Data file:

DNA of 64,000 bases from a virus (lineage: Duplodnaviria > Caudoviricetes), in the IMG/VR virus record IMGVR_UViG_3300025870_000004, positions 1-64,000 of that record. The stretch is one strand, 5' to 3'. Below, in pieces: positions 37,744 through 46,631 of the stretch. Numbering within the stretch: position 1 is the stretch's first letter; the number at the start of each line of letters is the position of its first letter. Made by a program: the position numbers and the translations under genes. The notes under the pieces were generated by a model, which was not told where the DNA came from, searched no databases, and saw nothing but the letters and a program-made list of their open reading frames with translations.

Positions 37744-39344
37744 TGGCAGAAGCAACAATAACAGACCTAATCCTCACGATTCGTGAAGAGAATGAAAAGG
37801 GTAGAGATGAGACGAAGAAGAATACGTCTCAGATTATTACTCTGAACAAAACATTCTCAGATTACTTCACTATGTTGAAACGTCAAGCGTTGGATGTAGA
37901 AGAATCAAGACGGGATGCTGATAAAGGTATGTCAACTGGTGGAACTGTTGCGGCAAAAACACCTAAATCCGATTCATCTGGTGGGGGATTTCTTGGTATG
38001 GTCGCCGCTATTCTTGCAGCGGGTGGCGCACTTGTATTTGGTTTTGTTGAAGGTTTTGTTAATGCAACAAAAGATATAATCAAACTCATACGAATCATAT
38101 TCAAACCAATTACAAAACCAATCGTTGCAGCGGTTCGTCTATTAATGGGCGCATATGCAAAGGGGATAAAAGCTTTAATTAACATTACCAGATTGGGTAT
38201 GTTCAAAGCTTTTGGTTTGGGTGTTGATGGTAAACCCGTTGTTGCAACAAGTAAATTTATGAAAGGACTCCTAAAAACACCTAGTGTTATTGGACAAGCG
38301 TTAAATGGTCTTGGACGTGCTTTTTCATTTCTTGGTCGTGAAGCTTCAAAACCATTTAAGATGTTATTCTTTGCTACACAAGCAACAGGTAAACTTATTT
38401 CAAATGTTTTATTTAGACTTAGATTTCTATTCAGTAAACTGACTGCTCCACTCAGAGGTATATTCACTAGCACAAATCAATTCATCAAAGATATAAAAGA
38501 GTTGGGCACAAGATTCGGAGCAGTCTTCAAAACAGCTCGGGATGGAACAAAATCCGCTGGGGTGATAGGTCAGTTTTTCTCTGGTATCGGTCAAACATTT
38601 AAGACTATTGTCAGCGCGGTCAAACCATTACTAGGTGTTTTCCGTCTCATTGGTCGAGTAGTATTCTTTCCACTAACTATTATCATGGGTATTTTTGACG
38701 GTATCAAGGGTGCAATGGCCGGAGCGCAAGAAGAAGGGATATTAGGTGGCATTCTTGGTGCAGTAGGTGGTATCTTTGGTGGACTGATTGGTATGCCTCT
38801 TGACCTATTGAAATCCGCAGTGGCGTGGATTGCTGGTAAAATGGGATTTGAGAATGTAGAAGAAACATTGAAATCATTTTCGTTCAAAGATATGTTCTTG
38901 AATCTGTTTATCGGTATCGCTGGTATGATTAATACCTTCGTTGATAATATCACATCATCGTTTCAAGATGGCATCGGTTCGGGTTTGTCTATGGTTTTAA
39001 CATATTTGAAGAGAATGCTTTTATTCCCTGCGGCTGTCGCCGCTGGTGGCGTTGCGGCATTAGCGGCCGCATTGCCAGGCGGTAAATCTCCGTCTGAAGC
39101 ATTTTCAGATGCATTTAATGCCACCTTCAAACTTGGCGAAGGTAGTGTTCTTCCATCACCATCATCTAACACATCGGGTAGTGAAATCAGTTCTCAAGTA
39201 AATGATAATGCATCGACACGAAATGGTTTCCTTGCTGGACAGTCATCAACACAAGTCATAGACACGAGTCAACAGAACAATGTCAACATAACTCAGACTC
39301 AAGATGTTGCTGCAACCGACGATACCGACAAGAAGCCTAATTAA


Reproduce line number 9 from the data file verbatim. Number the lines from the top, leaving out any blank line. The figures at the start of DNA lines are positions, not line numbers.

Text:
38301 TTAAATGGTCTTGGACGTGCTTTTTCATTTCTTGGTCGTGAAGCTTCAAAACCATTTAAGATGTTATTCTTTGCTACACAAGCAACAGGTAAACTTATTT